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Silly Putty Finds Medical Application

Scientists in Ireland have combined Silly Putty with a special kind of carbon to create a highly sensitive pressure detector.

Coleman and his son play with his new invention. / Photo: Trinity College Dublin
Coleman and his son play with his new invention. / Photo: Trinity College Dublin

A recent NPR article discussed a new application for an old toy: Silly Putty. Industrial scientists developed the unique substance over 70 years ago while looking for a synthetic substitute for rubber. "It's got these strange properties but it never really found an application. So we thought, if we could make it do something, that would be cool," says physicist Jonathan Coleman.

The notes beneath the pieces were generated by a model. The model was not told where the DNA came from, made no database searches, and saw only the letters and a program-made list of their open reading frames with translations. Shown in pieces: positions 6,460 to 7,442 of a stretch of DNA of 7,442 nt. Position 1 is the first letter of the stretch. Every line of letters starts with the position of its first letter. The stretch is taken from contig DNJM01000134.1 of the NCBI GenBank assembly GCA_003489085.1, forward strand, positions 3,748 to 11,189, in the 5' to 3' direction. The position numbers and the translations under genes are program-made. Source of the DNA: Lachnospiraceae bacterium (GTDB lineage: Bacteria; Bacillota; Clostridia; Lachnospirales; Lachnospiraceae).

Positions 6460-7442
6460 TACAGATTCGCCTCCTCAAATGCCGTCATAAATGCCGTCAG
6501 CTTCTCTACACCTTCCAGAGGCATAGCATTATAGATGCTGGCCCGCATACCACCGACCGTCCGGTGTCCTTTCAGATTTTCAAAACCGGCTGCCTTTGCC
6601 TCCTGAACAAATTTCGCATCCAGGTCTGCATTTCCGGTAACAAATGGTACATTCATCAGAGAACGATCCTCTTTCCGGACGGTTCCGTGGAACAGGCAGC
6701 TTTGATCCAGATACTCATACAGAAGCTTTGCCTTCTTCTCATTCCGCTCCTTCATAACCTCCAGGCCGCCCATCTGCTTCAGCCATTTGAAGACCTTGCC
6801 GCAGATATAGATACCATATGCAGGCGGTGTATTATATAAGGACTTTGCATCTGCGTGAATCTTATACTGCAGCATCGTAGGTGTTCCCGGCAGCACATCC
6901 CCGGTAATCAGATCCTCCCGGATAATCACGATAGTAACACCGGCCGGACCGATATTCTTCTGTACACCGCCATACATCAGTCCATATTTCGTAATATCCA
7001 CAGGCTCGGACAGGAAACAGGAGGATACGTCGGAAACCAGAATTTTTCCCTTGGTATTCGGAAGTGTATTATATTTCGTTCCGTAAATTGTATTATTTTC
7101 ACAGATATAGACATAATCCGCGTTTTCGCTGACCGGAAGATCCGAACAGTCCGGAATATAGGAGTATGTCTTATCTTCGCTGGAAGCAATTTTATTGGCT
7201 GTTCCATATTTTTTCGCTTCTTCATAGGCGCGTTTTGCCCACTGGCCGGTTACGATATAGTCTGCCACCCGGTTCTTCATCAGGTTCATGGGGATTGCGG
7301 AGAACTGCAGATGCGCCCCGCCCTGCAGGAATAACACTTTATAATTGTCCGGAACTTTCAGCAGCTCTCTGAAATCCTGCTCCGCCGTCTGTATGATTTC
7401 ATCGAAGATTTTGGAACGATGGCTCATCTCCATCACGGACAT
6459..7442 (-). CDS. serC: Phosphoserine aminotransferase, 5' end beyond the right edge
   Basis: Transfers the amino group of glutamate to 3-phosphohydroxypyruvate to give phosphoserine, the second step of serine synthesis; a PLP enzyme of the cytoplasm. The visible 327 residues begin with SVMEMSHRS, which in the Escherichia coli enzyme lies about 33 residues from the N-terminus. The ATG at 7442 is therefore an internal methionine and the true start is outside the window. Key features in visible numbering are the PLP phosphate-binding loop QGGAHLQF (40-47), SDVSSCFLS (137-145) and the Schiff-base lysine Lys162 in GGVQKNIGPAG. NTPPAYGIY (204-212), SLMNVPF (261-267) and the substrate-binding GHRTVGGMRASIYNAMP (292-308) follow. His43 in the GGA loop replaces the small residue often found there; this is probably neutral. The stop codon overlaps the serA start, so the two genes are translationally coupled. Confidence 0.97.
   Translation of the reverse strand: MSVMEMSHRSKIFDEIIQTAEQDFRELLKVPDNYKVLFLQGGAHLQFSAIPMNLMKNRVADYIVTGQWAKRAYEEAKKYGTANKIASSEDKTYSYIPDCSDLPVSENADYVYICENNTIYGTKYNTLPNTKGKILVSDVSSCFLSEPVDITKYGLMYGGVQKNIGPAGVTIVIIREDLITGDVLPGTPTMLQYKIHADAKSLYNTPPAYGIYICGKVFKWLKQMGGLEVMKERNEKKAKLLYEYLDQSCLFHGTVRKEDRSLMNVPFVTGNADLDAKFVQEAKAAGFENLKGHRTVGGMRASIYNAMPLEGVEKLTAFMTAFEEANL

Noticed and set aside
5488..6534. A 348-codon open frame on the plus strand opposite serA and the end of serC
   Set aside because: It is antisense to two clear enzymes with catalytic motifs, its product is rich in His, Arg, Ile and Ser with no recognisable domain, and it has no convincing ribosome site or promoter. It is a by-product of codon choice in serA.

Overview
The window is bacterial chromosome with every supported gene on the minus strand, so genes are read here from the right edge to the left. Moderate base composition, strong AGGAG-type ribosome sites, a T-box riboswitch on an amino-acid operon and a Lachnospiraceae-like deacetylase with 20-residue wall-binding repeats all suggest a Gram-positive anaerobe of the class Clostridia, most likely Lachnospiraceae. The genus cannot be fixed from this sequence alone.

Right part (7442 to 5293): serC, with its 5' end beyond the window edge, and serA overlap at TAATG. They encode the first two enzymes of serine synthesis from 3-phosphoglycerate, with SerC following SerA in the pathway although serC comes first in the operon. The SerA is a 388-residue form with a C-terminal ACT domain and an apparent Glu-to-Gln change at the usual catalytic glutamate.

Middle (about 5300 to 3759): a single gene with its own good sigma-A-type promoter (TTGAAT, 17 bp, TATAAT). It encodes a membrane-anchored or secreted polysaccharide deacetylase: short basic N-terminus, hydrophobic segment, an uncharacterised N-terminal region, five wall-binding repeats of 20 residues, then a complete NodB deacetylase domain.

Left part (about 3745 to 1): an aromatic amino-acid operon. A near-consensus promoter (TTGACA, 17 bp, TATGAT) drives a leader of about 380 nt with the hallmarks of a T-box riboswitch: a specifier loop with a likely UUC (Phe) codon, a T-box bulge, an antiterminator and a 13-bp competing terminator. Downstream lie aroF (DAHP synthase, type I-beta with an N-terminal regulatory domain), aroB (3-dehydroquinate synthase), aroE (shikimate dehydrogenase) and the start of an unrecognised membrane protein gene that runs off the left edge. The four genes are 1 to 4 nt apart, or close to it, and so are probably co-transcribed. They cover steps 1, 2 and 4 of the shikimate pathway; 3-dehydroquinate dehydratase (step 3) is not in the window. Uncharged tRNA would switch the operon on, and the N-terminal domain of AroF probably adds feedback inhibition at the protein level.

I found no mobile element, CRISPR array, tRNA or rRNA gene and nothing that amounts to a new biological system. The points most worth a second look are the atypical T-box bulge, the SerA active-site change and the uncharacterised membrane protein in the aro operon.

Coleman typically works with a form of carbon called graphene, which is extremely good at conducting electricity and comes in sheets barely an atom-thick. He and his team at Trinity College in Dublin realized that when combined, Silly Putty and graphene create a new composite material that is runny and bouncy yet extremely sensitive to pressure. They believe this new substance can have many practical applications in the medical field. For example, by pressing the putty to the carotid artery, one can measure both pulse and blood pressure.

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